Florida Gators head baseball coach Kevin O’Sullivan will remain in that position, saying he is “fully committed” to the program and that “this is where I want to be” in a statement issued Thursday through Florida.
“I am the head coach at the University of Florida and remain fully committed to the Gators program. This is where I want to be, and I do not have interest in the head coach openings at any other schools. I look forward to continuing to build upon the success this program has experienced over the past 14 years, with the goal of bringing Florida back to the College World Series as we pursue yet another National Championship for Gator Nation.”
O’Sullivan, renowned as one of the best head coaches in college baseball, was mentioned often as a candidate for the open job of head coach at LSU, which is being vacated after the season’s end retirement of Paul Maineri, whose Tigers O’Sullivan’s Gators defeated in 2017 to win their first national championship. And while Florida has become one of the top programs in college baseball under O’Sullivan — so much so that the Gators plummeting from a consensus No. 1 ranking to merely hosting and crashing out of the Gainesville Regional was a shocking outcome for the 2021 Florida baseball campaign — there is little question that LSU, which is second all-time with six national titles and the only school east of the Mississippi River with more than four, has the capacity to be the top program in the sport under the right management, so deep is the passion for the sport within both the LSU administration and LSU’s fan base.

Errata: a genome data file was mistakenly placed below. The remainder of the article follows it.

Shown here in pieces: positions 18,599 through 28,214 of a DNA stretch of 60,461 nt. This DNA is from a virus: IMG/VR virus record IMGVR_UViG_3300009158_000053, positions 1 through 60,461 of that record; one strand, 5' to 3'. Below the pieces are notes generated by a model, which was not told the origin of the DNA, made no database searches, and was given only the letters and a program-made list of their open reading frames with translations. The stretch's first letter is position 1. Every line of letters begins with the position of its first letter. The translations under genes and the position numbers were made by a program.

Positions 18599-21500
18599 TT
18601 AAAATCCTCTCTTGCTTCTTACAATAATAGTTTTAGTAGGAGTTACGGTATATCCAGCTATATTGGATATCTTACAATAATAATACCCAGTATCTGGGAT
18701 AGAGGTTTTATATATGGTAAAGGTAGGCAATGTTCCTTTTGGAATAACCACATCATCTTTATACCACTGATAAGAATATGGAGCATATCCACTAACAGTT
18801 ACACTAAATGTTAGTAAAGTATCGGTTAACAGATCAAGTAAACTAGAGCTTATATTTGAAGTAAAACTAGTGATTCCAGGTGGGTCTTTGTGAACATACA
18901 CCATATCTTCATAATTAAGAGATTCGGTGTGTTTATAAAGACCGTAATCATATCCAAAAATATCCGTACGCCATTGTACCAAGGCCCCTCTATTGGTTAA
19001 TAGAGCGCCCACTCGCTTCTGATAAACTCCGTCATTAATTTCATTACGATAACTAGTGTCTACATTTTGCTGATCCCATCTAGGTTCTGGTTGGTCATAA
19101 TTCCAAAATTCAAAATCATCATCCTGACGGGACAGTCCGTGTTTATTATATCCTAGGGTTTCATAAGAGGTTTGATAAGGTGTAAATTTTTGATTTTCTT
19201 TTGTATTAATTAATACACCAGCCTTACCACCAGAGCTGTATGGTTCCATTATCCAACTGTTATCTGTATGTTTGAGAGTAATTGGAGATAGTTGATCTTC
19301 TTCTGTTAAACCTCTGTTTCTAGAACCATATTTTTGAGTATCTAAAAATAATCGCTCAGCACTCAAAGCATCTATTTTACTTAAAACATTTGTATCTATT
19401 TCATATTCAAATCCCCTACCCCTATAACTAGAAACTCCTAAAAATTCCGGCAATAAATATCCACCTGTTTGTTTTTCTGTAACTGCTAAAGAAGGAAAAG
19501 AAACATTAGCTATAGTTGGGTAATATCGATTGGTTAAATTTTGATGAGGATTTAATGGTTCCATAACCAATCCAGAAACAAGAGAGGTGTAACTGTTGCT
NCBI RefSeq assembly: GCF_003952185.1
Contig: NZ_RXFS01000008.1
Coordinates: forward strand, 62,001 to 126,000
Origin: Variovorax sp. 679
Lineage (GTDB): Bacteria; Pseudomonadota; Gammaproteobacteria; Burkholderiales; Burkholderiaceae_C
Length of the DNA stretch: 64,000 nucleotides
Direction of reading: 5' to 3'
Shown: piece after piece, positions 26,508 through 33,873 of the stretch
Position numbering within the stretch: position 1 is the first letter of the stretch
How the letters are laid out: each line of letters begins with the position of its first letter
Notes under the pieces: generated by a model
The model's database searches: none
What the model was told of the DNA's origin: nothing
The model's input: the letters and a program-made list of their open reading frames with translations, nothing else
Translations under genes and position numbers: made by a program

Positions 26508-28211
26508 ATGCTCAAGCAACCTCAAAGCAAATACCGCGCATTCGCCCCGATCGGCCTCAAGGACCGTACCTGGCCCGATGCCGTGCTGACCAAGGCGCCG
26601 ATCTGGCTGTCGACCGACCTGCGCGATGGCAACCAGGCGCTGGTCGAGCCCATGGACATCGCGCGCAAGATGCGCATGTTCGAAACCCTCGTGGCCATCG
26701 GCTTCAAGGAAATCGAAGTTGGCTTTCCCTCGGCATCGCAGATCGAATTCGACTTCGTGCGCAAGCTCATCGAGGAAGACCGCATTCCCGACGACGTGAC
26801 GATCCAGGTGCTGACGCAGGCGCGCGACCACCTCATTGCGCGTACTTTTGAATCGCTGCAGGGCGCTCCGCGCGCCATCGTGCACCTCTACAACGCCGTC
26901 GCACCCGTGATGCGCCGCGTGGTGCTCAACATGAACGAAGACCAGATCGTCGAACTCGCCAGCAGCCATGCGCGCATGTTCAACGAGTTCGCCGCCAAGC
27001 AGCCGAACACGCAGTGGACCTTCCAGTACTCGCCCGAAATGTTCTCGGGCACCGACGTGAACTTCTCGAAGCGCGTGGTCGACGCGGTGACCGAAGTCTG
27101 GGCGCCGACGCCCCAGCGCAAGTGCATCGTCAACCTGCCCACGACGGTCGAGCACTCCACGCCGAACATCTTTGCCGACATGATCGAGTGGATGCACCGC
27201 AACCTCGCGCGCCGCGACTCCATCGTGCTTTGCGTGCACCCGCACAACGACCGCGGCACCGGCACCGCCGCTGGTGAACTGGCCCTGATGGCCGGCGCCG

O’Sullivan leaving for that job after a disappointing and tumultuous season would have been understandable to a degree, especially if he were seeking distance from an unspeakable off-the-field tragedy involving the deaths of two boys very close to the Florida baseball program. But while salacious rumors about O’Sullivan’s involvement in that tragedy were pushed baselessly and heartlessly by the worst people who populate message boards and social media, no significant attempt to substantiate such claims has been made — and, to editorialize, it’s irresponsible to even mention them obliquely without noting the absurdity and cruelty of Internet-based games of Telephone.
But absent any publicly known details of character concerns or personality conflicts, it would also have been considered an unquestionably massive blow to Florida’s athletics department for the Gators to lose him, especially to a rival. Whether Florida augmented or enhanced O’Sullivan’s contract to keep him — as it did in 2016, when Texas pursued him — will be interesting to see.
For now, the bottom line is that Florida has managed to keep one of the most coveted workers in college baseball in its employ despite two legendary competitors showing real interest in him — and, in this case, doing so despite O’Sullivan having already reached the mountaintop while at Florida.